The Dead of Lake Nyos

The content below is from Episode 80 of the Who’d a Thunk It? Podcast.


  • This is the first episode in October and you know what that means!? It’s the first episode of the Who’d a Thunk It? FRIGHTFEST!
    • All episodes this month will be spooky, creepy, or downright terrifying!
    • Last year I did Pennsylvania Folk Lore 1, 2, and 3. I also did an episode called FrightFest 2020, and my last episode of October 2020 I did an episode on the 2 man eating lions called The Ghost and the Darkness.
      • I had a blast doing FrightFest as an homage to the the cable network AMC’s Fear Fest that they have done every year for the last 24 years.
      • I have fond memories of my dad and I sitting down and enjoying movies like Friday the 13th, Halloween, Critters, Cujo, and more.
      • This marks the 25th anniversary of AMC’s Fear Fest where they play classic horror movies every night through the month of October.
    • So strap in Who’d a Thunkers because this is the first episode of 2021 FRIGHTFEST!!!


  • Want to watch a claustrophobic 90’s horror movie that turned a small budget in to a fascinatingly terrifying story? Watch Cube.
    • Here is a brief synopsis of the plot… don’t worry I won’t spoil anything for you:
      • Without remembering how they got there, several strangers awaken in a prison of cubic cells, some of them booby-trapped.
    • It is an hour and 30 minutes long and when I first watched it I immediately knew I had stumbled on to a little-known gem of a movie.
    • You can watch it for free on Pluto TV.
      • If you aren’t familiar with Pluto TV you should definitely get it. It is free *with ads* (less ads than cable TV though… because Cable sucks).
    • If you don’t have Pluto TV on your smart TV then download it and if you like a good thriller movie watch Cube on said Pluto TV app… you won’t regret it.
Cube alternative movie poster on Behance


  • You’ve heard of natural disasters like earthquakes, tsunamis, forest fires, volcanoes, hurricanes, and landslides and how lethal each of them can be. But what if I told you Lakes could kill?
    • and No I’m not talking about Jason Voorhees popping out of a lake and grabbing your from your canoe.
Friday the 13th: There's a life-sized Jason Voorhees statue at the bottom  of a lake in Minnesota
  • No, I’m talking about a very real horror.
  • The power of mother nature far exceeds that of the killer from the famous Friday the 13th movie franchise.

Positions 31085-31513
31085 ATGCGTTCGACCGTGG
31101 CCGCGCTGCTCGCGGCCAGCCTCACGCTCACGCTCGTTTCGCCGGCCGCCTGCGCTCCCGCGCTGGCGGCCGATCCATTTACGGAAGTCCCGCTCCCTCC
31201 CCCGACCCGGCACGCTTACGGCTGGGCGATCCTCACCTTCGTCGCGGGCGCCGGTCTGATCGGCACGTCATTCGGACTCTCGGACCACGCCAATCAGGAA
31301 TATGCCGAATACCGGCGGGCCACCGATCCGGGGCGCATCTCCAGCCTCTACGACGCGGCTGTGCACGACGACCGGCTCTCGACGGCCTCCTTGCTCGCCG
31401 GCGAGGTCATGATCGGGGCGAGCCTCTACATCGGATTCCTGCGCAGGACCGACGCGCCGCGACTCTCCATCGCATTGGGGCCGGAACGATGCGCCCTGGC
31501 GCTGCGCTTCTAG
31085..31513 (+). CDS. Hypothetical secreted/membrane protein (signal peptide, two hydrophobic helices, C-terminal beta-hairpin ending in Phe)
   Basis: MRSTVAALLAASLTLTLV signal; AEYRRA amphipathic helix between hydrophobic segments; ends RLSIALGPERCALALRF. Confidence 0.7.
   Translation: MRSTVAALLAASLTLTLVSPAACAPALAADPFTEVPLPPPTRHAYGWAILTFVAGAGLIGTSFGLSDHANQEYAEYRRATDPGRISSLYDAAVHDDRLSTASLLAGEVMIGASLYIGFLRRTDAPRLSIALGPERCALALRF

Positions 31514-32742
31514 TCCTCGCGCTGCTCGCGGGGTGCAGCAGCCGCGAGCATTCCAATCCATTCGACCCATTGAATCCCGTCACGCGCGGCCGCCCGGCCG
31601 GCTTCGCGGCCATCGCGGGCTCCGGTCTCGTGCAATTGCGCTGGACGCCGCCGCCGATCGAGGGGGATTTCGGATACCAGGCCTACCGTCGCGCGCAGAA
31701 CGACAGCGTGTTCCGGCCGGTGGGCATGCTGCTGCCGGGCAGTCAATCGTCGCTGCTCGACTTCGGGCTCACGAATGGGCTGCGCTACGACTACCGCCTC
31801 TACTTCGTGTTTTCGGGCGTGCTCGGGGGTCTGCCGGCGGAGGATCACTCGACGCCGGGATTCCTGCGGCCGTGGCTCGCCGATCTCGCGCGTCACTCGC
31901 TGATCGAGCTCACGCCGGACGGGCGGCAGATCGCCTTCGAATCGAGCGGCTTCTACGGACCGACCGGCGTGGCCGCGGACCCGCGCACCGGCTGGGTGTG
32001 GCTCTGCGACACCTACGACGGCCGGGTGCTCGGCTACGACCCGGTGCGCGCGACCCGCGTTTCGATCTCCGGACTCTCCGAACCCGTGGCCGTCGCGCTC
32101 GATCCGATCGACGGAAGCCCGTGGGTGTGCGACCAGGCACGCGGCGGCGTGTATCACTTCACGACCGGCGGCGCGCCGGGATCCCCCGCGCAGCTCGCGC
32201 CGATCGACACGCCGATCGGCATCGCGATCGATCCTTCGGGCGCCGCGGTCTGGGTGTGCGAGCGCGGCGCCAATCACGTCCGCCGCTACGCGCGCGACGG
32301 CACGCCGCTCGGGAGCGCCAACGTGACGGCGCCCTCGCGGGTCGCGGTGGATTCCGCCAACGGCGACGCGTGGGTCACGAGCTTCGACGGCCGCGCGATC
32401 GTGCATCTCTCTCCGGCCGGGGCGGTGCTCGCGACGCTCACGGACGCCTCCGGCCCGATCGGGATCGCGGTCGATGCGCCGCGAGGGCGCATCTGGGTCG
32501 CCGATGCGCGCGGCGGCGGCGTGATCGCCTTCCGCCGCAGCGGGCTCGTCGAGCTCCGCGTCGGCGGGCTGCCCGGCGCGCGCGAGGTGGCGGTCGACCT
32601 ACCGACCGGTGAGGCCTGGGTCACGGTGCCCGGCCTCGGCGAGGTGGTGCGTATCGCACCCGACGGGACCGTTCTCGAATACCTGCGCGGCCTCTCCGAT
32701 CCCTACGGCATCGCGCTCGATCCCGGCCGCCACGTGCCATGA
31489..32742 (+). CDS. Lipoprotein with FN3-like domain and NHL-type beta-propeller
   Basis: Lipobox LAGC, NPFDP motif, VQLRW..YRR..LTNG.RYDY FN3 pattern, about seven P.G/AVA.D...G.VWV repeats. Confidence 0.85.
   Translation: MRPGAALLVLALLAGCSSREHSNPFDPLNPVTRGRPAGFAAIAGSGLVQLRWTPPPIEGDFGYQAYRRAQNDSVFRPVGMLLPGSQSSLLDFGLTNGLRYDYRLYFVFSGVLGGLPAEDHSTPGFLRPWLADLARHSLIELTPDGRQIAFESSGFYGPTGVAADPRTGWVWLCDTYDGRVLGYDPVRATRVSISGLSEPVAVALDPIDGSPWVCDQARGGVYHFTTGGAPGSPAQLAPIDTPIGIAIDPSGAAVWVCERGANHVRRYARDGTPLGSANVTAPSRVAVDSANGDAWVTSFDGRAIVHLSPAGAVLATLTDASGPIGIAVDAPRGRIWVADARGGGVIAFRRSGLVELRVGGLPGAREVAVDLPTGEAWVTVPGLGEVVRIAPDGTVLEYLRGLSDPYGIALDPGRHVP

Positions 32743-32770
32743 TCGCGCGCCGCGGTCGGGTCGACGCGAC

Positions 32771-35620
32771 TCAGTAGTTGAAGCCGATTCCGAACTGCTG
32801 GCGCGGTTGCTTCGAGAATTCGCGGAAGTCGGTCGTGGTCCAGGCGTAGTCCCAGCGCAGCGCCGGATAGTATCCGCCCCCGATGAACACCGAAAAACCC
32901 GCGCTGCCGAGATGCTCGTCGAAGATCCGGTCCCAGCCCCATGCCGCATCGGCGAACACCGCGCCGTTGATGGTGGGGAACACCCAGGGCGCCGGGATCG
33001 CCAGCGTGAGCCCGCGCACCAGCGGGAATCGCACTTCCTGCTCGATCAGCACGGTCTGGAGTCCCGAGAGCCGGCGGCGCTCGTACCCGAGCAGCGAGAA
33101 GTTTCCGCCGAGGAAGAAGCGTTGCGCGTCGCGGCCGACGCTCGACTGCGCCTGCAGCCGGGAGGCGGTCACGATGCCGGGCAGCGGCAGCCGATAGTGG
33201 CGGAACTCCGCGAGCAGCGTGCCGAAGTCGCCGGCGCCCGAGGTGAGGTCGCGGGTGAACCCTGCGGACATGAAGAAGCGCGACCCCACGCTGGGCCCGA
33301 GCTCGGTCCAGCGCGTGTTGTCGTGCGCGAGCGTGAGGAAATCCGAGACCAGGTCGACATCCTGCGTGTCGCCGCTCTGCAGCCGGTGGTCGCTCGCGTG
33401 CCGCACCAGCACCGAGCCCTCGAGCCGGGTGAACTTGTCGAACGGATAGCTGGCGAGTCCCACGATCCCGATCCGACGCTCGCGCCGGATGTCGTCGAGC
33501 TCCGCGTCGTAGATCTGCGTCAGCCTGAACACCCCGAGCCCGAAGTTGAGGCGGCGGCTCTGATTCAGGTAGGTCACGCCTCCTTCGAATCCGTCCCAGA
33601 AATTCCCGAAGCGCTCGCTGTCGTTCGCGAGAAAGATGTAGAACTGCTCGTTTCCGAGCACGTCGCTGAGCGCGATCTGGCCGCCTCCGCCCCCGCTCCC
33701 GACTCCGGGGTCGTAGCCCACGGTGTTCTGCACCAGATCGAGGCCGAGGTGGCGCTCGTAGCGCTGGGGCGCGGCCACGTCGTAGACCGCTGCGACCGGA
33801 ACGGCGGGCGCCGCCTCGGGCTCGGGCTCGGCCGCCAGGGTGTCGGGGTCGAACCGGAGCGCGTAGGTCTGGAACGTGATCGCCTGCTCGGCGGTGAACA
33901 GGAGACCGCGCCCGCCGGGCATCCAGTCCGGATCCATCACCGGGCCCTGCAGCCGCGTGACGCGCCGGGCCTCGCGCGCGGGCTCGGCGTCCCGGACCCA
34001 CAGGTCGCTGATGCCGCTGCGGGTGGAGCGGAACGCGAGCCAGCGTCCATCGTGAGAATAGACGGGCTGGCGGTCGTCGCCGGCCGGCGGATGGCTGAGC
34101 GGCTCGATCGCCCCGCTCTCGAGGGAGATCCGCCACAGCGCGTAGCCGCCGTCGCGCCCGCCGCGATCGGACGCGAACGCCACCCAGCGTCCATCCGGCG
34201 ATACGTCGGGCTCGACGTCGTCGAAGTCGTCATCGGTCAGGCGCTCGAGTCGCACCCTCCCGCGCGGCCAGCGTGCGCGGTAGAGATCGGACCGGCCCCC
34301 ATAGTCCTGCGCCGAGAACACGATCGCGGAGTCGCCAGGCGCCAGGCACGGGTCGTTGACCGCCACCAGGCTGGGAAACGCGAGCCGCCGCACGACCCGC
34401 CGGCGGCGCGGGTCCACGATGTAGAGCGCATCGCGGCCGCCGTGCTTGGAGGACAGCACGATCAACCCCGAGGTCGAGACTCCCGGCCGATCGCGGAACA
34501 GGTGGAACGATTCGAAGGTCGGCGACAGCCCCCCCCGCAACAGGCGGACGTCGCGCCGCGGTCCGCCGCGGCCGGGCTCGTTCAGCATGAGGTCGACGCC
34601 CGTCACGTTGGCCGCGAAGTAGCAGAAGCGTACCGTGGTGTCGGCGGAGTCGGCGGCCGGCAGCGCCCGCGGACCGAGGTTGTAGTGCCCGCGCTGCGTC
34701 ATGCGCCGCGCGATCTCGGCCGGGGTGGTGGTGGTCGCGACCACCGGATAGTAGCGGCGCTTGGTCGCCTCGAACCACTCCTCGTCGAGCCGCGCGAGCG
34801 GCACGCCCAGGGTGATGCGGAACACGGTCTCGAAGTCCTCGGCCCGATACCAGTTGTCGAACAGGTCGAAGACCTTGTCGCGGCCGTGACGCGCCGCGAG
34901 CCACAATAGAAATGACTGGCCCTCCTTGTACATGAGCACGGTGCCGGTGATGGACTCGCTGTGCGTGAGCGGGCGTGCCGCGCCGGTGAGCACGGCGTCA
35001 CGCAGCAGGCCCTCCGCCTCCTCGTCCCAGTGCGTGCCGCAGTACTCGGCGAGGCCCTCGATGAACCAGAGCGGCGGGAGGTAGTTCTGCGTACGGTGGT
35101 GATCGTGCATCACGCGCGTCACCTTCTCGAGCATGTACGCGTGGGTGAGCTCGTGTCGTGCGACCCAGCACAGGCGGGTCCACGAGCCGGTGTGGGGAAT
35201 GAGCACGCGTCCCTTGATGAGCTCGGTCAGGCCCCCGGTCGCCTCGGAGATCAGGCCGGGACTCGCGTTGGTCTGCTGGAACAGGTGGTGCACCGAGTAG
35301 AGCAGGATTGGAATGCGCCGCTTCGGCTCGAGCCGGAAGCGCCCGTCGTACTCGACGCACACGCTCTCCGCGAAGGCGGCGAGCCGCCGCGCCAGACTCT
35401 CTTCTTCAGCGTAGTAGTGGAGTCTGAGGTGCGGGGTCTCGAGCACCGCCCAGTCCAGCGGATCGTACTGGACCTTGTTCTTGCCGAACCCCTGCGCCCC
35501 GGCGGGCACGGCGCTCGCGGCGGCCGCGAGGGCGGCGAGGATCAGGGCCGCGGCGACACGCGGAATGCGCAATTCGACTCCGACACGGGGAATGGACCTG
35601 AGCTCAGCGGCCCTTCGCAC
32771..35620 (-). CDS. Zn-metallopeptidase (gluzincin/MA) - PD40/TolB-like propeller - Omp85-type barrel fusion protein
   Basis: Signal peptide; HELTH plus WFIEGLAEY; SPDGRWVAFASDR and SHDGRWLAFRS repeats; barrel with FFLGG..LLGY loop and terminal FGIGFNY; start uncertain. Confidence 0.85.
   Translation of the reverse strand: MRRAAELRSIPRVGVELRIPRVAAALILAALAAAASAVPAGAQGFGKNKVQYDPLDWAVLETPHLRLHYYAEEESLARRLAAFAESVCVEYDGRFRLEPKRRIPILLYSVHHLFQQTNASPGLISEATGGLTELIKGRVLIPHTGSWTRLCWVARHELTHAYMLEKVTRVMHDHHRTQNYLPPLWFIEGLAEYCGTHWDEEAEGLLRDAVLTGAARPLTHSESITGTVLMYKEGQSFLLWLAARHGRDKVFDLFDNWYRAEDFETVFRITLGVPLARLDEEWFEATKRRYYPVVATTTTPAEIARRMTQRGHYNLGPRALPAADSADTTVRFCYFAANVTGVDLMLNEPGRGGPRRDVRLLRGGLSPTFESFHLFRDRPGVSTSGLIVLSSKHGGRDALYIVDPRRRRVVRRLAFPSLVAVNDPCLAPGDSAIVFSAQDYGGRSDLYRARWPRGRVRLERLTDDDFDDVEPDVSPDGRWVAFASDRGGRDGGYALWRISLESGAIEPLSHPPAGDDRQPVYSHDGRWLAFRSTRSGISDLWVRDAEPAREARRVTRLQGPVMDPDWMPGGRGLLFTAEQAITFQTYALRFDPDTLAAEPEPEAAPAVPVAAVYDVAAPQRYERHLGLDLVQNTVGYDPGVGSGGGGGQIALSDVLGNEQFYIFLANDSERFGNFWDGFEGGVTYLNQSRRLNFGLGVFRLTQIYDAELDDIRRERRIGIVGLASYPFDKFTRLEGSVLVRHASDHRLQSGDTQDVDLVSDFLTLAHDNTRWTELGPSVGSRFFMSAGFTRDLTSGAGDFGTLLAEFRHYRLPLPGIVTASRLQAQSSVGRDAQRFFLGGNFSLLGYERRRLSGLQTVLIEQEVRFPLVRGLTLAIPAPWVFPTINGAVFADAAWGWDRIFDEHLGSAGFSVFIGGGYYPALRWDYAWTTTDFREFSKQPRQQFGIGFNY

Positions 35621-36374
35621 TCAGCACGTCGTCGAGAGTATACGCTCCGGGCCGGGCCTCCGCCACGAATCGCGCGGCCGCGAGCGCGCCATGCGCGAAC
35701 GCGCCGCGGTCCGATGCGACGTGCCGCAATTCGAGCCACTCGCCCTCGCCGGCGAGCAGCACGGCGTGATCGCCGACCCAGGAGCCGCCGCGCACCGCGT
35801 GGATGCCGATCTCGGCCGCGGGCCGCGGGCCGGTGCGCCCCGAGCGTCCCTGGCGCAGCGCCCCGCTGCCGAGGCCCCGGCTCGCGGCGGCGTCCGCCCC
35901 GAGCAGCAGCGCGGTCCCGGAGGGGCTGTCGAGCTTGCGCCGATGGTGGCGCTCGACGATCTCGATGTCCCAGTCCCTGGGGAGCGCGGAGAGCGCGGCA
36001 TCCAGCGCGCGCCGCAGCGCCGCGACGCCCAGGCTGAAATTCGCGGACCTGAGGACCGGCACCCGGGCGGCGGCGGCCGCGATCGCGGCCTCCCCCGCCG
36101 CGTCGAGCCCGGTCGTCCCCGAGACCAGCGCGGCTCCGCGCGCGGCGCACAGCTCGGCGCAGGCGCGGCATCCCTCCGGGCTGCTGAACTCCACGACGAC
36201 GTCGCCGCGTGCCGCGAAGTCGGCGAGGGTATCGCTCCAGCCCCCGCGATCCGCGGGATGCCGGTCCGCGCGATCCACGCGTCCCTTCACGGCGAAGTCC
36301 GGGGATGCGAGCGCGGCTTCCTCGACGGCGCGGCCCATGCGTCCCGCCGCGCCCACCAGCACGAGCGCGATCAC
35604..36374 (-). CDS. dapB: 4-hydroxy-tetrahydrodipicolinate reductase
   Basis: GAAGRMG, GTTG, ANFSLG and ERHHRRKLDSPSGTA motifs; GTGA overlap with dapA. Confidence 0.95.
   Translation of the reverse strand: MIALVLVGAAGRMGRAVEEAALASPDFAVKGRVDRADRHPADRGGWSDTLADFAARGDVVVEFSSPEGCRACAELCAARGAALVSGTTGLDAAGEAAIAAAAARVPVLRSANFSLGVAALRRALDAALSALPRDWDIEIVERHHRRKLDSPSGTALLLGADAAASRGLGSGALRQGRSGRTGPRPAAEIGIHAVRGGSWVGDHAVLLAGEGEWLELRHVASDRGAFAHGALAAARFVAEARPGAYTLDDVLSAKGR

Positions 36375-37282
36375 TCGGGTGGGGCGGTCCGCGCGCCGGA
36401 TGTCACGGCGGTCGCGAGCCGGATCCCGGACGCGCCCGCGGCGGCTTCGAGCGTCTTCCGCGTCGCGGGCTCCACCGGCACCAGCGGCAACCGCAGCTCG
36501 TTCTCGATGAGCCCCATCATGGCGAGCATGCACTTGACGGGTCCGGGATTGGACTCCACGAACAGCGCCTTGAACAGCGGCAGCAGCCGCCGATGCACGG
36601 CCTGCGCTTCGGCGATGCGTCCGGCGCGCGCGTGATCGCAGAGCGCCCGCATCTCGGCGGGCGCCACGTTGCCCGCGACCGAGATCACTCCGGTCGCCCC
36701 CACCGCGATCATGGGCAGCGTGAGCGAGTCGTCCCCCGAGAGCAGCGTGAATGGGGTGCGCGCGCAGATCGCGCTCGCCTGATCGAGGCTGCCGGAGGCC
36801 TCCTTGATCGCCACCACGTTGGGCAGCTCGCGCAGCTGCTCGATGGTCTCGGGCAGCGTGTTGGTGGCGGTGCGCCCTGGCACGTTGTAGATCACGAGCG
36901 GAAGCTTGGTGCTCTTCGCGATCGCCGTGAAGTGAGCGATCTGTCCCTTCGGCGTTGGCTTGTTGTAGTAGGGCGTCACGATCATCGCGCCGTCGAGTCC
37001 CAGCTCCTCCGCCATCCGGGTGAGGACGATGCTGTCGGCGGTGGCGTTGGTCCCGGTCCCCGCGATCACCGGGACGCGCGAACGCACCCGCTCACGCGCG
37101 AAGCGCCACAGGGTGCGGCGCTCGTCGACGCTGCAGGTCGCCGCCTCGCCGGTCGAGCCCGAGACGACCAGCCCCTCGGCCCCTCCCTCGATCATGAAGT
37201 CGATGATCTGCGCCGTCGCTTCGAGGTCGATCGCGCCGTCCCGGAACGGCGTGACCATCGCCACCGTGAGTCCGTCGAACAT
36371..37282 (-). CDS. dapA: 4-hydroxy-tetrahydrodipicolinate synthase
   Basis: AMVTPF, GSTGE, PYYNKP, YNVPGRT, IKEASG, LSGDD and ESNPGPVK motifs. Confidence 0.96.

• I’m talking about a rare natural disaster that has claimed the lives of 1,800 people since the phenomena was first discovered in 1986.
      • 1,800 may not sound like a big number, but there’s No telling how many lives were lost before 1986 and history failed to take note.
    • That first recording of this lake-related horror in 1986 occurred in Africa at Lake Nyos.
  • The Lake itself
    • is a crater lake in the Northwest Region of Cameroon, located about 315 km northwest of Yaoundé, the capital. Nyos is a deep lake high on the flank of an inactive volcano in the Oku volcanic plain along the Cameroon line of volcanic activity. A volcanic dam impounds the lake waters.
Nyos 2010 red
  • What happened at this lake that some have deemed cursed?
    • Well Lake Nyos is no normal lake. It is what’s known as a crater lake. It was formed over millions of years by a subterranean volcano.
      • Now it IS common for a crater lake to have a lot of carbon dioxide in them. And usually those high levels of carbon dioxide gases leave the lake slowly and harmlessly. They dissipate over time as the lake water churns. But as I said, Lake Nyos is no normal lake.
      • Hundreds of years of carbon dioxide built up in the deep lake and never dissipated. Scientists discovered Lake Nyos had a 5 to 1 ratio. That means over 5 gallons of carbon dioxide had dissolved in to every 1 gallon of water. That is a massive chemical reaction waiting to happen, and if you listened to Episode #76 “Explosives” you’d know that is what makes something explode… a chemical reaction.
    • The night of August 21st 1986 something set off the lake’s catastrophic potential. Something metaphorically ignited this powder keg of a lake and scientist aren’t sure what it was.
      • It could have been a landslide, small volcanic eruption, or even just a cold downpour of rain on a corner of the lake.
      • Regardless of what caused it, what came next was horrifying. Around 9:30PM at night on that August 21st in 1986 Lake Nyos exploded.
      • That is when 100,000–300,000 tons (some sources say 1.6 million tons) of carbon dioxide (CO2) flew up in to the air in the form of a gas cloud at about 100 kilometers per hour (62 mph) to an altitude of about 90 meters (300 feet). This explosion caused a small lake tsunami.
      • Because the gas cloud of CO2 was heavier than the surrounding atmosphere it quickly fell back down to ground level. As it did the immense volume of CO2 blanketed an area so large it affected people up to 15 miles away from the lake.